People living with HIV in the Pacific Islands are calling out against comments made by heath expert Sitaleki Finau, MD, who suggested that it would be in the best interest of people living with HIV in the region to be quarantined from the rest of society, the Australian Broadcasting Corporation reports. Dr. Finau is the director of health on Niue, an island in the South Pacific Ocean.

According to Finau, prevention and awareness programs in the region are not stemming the spread of the virus in the Pacific, where he says about 13,000 people are HIV positive.

He said that one way to fight HIV stigma would be to isolate positive people in the Pacific to compounds or even an island, citing similar treatment for people carrying drug-resistant tuberculosis.

“What we need is for them to have some mechanism in which they can live without feeling the stigmatization, and that’s basically separating them away from the so-called people at risk, so that they can do their thing without having to look over their shoulder because they have a secret,” Finau said.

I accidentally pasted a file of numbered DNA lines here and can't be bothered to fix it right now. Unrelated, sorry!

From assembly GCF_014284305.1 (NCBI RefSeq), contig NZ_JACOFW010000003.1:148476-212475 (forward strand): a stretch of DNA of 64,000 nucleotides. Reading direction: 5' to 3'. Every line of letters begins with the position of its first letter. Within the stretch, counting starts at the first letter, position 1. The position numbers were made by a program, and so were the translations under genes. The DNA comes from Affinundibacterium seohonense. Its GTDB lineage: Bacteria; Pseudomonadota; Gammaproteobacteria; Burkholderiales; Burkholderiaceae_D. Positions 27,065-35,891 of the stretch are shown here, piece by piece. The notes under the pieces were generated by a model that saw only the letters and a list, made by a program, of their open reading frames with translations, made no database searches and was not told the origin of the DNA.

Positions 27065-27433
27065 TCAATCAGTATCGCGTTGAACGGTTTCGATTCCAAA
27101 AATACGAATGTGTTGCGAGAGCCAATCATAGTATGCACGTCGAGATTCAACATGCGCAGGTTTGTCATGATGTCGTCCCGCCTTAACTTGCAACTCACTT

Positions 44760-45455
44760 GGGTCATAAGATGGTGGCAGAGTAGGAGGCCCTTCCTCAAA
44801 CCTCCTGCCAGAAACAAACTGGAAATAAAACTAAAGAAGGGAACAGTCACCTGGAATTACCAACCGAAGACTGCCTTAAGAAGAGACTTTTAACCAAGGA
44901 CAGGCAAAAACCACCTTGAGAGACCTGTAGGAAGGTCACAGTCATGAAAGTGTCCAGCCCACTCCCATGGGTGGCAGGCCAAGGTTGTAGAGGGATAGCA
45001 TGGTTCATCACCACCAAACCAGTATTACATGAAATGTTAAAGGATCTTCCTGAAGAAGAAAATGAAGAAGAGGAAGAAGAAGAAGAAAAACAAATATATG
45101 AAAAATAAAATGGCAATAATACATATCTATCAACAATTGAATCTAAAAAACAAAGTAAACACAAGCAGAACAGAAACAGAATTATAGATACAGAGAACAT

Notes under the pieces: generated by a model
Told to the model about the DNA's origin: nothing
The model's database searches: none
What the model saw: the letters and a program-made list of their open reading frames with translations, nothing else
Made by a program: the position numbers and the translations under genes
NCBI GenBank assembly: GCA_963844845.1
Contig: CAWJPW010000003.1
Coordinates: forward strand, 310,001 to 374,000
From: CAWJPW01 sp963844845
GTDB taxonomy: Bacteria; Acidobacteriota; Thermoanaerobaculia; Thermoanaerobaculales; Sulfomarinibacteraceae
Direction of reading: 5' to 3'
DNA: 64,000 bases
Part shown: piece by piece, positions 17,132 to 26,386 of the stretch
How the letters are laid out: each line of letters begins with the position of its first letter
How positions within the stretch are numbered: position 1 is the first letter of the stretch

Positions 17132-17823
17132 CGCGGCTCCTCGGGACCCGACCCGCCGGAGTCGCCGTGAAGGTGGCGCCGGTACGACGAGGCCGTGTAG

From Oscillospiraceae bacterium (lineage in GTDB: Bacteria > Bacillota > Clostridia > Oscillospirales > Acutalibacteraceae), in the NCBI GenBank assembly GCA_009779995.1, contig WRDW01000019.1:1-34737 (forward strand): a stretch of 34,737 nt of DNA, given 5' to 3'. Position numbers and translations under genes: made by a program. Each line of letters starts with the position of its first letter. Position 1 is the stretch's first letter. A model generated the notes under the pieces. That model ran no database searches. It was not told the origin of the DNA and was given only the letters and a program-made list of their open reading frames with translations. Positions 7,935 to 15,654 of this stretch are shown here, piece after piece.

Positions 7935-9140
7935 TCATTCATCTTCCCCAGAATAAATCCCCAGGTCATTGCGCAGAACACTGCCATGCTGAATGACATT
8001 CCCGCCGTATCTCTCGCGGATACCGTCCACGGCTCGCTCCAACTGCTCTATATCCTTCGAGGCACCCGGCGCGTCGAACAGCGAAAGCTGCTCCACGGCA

His statements have sparked outrage among positive people throughout the region.

“When it comes from someone like that, there really is no excuse,” said Maire Bopp-Dupont, an HIV-positive woman and founder of the Pacific Islands AIDS Foundation. “It is very well known today that the isolation of positive people is not a way forward and it doesn’t achieve anything.”